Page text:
• Discuss basic concepts of ecology, including the environmental challenges of global warming and climate change.
  • Explain basic concepts of demography, especially as they apply to population growth.
  • Describe how war and politics have affected nations as they adapted to advances in technologies.
  • Explain the origins of global inequality, including colonialism and capitalism.
  • Discuss different approaches to measuring the evolution of technologies, the unintended consequences of globalization, and the prospects of a paradigm shift.

Credit Hours: 3

C01 - Introduction to Business  

C01, Introduction to Business, identifies concepts, principles, and operations of the private enterprise system. Students compare and contrast sole proprietorships, partnerships, and corporations, and they learn the advantages and disadvantages of each. This course also discusses the functions of modern business management, marketing, ethics, and social responsibility. Human resource management and how employers can motivate their employees are described. Bookkeeping, accounting, financial management, and financial statements are also examined.

By the end of this course, you'll be able to do the following:

  • Define strategy and the strategic management process.
  • Describe external environment and how it affects the decisions and performance of a firm.
  • Describe how a firm analyzes its internal capabilities and why it is essential to an organization.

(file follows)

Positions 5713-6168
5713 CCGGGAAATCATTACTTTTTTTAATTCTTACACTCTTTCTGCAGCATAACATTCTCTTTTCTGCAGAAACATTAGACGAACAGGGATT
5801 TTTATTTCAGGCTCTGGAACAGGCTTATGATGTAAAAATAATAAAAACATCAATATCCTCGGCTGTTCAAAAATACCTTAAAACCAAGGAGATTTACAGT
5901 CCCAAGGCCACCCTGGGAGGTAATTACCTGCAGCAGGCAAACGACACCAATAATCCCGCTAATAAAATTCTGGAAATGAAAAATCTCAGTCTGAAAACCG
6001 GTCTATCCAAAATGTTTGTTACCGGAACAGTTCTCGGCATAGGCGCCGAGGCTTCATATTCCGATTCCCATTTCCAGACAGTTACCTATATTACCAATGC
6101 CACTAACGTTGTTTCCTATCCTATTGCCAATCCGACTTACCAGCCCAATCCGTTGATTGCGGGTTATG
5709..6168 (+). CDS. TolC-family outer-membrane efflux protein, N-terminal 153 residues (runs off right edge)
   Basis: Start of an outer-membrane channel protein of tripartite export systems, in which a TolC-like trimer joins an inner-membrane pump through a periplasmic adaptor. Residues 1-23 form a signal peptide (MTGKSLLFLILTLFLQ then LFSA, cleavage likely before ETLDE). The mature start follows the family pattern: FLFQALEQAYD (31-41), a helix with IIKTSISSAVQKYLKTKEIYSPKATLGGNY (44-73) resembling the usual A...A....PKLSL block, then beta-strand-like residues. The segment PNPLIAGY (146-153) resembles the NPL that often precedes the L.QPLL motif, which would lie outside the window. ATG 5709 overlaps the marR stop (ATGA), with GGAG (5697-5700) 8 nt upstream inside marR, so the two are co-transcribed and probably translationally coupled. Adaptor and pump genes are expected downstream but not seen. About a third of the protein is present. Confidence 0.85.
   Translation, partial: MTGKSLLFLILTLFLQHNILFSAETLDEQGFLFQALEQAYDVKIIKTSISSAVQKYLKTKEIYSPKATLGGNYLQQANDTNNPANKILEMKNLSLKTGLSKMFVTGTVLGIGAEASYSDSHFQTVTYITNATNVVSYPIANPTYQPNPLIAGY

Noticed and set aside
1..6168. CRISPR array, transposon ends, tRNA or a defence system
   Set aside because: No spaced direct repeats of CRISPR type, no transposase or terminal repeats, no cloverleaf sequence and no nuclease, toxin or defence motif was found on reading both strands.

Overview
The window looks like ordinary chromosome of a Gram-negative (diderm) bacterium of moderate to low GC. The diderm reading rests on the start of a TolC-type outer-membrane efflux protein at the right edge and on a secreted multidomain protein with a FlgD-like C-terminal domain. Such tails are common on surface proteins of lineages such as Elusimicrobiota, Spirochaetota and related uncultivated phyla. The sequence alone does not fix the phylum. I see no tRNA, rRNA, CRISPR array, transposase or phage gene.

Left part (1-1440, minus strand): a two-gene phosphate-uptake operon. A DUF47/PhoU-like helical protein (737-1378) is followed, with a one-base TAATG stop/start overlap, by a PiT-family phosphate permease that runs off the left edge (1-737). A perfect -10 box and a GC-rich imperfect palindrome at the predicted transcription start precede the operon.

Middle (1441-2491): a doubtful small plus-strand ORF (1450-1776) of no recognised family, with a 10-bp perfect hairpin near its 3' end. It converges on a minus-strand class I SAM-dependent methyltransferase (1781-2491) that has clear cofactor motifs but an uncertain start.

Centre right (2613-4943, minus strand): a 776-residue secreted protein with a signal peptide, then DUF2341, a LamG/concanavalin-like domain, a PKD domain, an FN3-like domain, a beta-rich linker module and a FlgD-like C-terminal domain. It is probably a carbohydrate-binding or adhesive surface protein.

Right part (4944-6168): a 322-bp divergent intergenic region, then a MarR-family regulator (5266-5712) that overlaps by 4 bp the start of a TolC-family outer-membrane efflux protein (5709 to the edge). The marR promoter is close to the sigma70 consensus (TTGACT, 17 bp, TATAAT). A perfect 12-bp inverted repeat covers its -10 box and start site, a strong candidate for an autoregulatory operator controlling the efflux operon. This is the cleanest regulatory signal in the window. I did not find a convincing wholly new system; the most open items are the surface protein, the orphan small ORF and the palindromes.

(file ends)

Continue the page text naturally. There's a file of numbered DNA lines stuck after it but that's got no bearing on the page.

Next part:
• Explain cost leadership and the benefits of the cost leadership strategy.
  • Define product differentiation and explain how it can create economic value.
  • Discuss the strategies of flexibility and real options and how they benefit a firm.
  • Summarize explicit and tacit collusion and the issues associated with the decision to collude.

Credit Hours: 3

Semester 2

EN130 - English Composition II  

The ability to communicate well is essential to success in any professional environment. This course is organized to provide you with a broad understanding of multiple types of written communication. Far from being just academic exercises, formal writing skills allow you to relate to the world in ever increasing ways. Simply put, good writing is good thinking. As you master various techniques of effective writing, you'll note a change in the way you process information, and those around you (including your employer) will also note the transformation.